Market risk is the risk of changes in the value of financial instruments, or in future net income or cash flows, in response to changing market conditions. The Company holds financial instruments that are exposed to the following significant market risks: the interest rate risk associated with the Company’s investments in money market funds, U.S. Government Agencies, commercial paper, and corporate bonds and notes. See Note 8 to the financial statements in this report for details regarding our short-term investments.

 

Item 4. CONTROLS AND PROCEDURES

The Company’s management, with the participation of our Chief Executive Officer and Chief Financial Officer, has evaluated the effectiveness of our disclosure controls and procedures (as defined in Rule 13a-15(e) under the Securities Exchange Act of 1934) as of the end of the period covered by this report. Based on this evaluation, our Chief Executive Officer and Chief Financial Officer have concluded that our disclosure controls and procedures were effective as of such date to ensure that information required to be disclosed by the Company in the reports that it files or submits under the Securities Exchange Act of 1934 is recorded, processed, summarized and reported within the time periods specified in the rules and forms of the Securities and Exchange Commission, including to ensure that such information is accumulated and communicated to management, including our Chief Executive Officer and Chief Financial Officer, as appropriate to allow timely decisions regarding required disclosure.

There have been no changes in our internal control over financial reporting that occurred during our most recent fiscal quarter that have materially affected, or are reasonably likely to materially affect, our internal control over financial reporting.

 

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Table of Contents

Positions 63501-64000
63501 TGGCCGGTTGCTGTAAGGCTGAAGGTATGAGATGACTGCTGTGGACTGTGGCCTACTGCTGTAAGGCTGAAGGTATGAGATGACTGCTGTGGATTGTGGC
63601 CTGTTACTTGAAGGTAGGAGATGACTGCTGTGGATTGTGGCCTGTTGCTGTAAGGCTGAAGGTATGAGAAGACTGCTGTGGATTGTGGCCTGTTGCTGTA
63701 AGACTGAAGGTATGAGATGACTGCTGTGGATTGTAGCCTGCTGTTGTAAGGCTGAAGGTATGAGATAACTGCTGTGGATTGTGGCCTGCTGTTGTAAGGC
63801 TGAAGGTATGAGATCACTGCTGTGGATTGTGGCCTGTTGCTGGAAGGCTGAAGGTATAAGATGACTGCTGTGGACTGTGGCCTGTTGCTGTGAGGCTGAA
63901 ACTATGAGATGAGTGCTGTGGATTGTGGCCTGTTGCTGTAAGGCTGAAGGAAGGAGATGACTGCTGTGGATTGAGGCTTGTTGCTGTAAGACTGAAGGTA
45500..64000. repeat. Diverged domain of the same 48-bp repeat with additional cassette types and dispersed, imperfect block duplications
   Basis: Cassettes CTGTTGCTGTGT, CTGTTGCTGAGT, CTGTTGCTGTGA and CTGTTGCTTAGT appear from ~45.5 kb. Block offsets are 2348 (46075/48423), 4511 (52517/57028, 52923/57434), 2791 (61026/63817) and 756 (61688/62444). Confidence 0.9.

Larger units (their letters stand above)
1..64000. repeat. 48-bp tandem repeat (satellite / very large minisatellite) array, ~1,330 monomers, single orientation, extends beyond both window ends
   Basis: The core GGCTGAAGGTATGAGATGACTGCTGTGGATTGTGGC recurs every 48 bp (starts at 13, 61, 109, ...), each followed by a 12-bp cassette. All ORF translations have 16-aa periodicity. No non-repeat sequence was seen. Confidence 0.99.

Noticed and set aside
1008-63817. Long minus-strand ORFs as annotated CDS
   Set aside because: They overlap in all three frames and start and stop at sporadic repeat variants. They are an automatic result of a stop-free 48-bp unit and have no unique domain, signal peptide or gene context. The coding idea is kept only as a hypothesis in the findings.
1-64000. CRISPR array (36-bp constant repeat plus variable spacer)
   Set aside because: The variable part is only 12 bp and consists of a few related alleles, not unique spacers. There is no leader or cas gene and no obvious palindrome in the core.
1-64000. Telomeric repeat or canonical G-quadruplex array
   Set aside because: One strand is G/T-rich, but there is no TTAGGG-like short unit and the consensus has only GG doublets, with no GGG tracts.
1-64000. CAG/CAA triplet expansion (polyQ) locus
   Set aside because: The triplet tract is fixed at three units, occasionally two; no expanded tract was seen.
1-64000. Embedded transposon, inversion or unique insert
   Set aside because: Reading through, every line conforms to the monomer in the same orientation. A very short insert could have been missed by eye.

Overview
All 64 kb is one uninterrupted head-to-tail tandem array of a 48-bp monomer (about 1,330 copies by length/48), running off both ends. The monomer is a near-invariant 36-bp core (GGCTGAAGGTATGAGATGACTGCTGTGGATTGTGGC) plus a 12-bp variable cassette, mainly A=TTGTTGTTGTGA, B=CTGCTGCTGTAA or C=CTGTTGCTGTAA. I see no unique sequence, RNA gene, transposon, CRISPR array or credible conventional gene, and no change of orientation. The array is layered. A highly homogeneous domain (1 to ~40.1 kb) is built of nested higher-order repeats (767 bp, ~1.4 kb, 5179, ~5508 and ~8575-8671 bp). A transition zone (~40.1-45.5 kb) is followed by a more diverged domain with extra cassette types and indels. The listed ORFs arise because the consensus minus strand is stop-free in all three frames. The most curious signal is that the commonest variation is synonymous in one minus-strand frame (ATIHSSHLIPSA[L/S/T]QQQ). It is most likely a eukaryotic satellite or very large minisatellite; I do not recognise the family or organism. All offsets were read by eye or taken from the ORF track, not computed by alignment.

PART II – OTHER INFORMATION

 

Item 1. LEGAL PROCEEDINGS

For information regarding legal proceedings, see “Legal Matters” in Note 3 to our financial statements included in this report, which is incorporated herein by reference. These legal matters were also discussed in our Form 10-K for the year ended December 31, 2011 and in our Form 10-Q for the quarter ended March 31, 2012.

 

Item 1.A. RISK FACTORS

Item 1.A. “Risk Factors” of our Annual Report on Form 10-K for the year ended December 31, 2011 includes a discussion of our risk factors. Except as described below, there have been no significant changes to our risk factors.

We must obtain additional financing in order to fund our aircraft purchase and other obligations.

As of June 30, 2012, we had obligations related to aircraft purchase commitments (excluding SRCA project) totaling approximately $275.7 million due in 2012 and 2013, along with other significant contractual obligations as described in this report. As of June 30, 2012, we had approximately $108.3 million in cash and short-term investments and $42.0 million available under our $100.0 million revolving credit facility. We intend to seek to obtain operating leases and/or additional debt financing to fund these obligations. We have no current commitments or arrangements with respect to such financing, and no assurances can be given that such financing will be available to us on acceptable terms. Our inability to obtain such financing could have a material adverse affect on our business, financial condition and results of operations.

 

Item 2. UNREGISTERED SALES OF EQUITY SECURITIES AND USE OF PROCEEDS

None.

 

Item 3. DEFAULTS UPON SENIOR SECURITIES

None.

 

Item 4. MINE SAFETY DISCLOSURES

None.

 

Item 5. OTHER INFORMATION

None.

 

Item 6. EXHIBITS

 

(a) Exhibits

 

    3.1    (i)    Composite Articles of Incorporation of the Company (incorporated by reference to Exhibit 3.1 to PHI’s Report on Form 10-Q filed on August 7, 2008).